Photography News | Issue 49 | photographynews.co.uk
Add leafy foregrounds for added depth
Don’t forget the close-ups
Although you might find separating your woodland subjects from all the scrub around them a problem in itself, sometimes they can look too flat or isolated. In these cases it’s often a good idea to add some foreground, but in a slightly different way to regular landscapes. Whereas in a regular landscape shot you’d be inclined to keep the foreground as sharp as the subject, in woodland shots try defocusing some foliage between you and the subject. This can look as though you’re peering through onto the subject, and the difference in sharpness will make the subject stand out. To achieve this look, shoot in aperture priority mode (A or Av) and set the aperture to a wide setting, such as f/2.8 or f/5.6, focus on the subject and the foliage will blur out. The closer it is to you the more blurred it’ll be.
The autumn leaf is a mainstay of seasonal photography: it’s iconic, easy to shoot and you don’t have to obsess over problems in the wider scene, such as clutter or distractions. First, find the best specimen you can, one that’s intact and free from too much blight
or discolouration, then either place it somewhere in the landscape or shoot it in situ. Again, backlighting can help, as you’ll get to pick out the delicate structures and colours within it. You should also try to compose against a contrasting backdrop.
Watch out for any movement in the subject which will affect the sharpness of your shot, and if there’s even the slightest breeze, make sure you increase the shutter speed to compensate; after you’ve taken the shot, zoom in on screen to check sharpness.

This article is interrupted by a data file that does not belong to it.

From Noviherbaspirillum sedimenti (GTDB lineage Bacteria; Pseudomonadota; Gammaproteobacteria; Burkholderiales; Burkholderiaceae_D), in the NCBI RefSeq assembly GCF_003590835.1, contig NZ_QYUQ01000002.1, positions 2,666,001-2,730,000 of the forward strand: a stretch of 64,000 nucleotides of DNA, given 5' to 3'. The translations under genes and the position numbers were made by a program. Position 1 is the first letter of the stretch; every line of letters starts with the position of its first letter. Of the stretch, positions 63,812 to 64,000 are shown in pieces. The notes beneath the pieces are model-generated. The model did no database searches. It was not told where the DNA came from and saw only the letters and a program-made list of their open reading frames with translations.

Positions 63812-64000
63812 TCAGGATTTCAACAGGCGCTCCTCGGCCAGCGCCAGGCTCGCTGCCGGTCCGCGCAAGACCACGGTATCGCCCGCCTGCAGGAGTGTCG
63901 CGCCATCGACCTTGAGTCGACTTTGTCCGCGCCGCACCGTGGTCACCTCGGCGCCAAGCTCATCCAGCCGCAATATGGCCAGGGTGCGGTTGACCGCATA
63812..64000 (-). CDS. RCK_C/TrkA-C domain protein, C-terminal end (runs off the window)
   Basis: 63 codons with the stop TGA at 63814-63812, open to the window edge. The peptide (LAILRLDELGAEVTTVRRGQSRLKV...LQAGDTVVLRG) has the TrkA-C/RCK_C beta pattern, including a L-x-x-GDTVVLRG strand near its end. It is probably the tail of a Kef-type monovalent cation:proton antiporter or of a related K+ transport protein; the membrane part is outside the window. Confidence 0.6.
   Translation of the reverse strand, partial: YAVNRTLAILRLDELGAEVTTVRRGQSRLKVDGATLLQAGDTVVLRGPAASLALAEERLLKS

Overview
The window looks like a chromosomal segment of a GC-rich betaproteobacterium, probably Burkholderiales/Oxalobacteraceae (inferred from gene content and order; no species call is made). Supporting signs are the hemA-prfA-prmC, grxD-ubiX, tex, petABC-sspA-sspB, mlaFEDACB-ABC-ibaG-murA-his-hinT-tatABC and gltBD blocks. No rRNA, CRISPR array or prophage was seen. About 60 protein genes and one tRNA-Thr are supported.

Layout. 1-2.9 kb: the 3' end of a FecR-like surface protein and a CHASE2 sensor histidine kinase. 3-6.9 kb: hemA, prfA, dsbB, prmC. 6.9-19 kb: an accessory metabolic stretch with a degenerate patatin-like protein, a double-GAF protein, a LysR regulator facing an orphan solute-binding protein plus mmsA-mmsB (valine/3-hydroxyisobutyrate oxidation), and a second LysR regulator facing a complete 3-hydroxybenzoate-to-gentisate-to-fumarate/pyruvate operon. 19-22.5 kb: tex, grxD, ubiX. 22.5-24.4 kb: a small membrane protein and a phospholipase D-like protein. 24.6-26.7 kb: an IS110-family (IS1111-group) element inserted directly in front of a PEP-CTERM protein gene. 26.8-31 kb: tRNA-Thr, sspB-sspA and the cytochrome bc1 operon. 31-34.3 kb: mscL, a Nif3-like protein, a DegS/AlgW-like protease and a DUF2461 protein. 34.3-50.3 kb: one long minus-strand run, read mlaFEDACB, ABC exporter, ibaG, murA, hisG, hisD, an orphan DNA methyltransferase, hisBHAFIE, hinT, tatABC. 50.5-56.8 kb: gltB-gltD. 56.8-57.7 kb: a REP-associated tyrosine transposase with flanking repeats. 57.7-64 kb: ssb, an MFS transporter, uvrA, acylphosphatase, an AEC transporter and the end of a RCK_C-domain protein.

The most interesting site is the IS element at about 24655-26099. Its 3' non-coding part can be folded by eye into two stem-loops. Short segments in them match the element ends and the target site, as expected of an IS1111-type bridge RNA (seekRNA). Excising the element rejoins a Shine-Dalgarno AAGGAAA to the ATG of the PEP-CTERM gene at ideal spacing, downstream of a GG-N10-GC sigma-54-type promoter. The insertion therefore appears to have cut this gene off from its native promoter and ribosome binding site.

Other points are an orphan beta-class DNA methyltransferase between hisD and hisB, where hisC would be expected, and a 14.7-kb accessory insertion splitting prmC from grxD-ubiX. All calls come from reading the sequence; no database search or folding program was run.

Don’t miss themist
Autumn colour just so happens to coincide with another of nature’s photographic blessings – seasonal mist. Misty conditions will simplify the clutter of a crowded woodland or give a neat, plain backdrop for a lone tree. October and November are typically misty months as there’s still enough heat in the sun to create water vapour in the atmosphere but not enough to burn it off completely, and plenty of colder areas to condense the vapour into water particles. A good bet for misty locations are those near to open water, streams and rivers, which are warmer than the surrounding land; if you can find flaming woodland close to those you may be onto a winner. Like the best of the light, though, conditions are fleeting – an hour after dawn they may be gone as the water in the air heats up. When shooting in mist it’s advisable to use some positive exposure compensation, as the water in the air is reflective and may therefore cause the camera to underexpose.
Misty conditions will simplify the clutter of a crowded woodland or give a neat, plain backdrop for a lone tree
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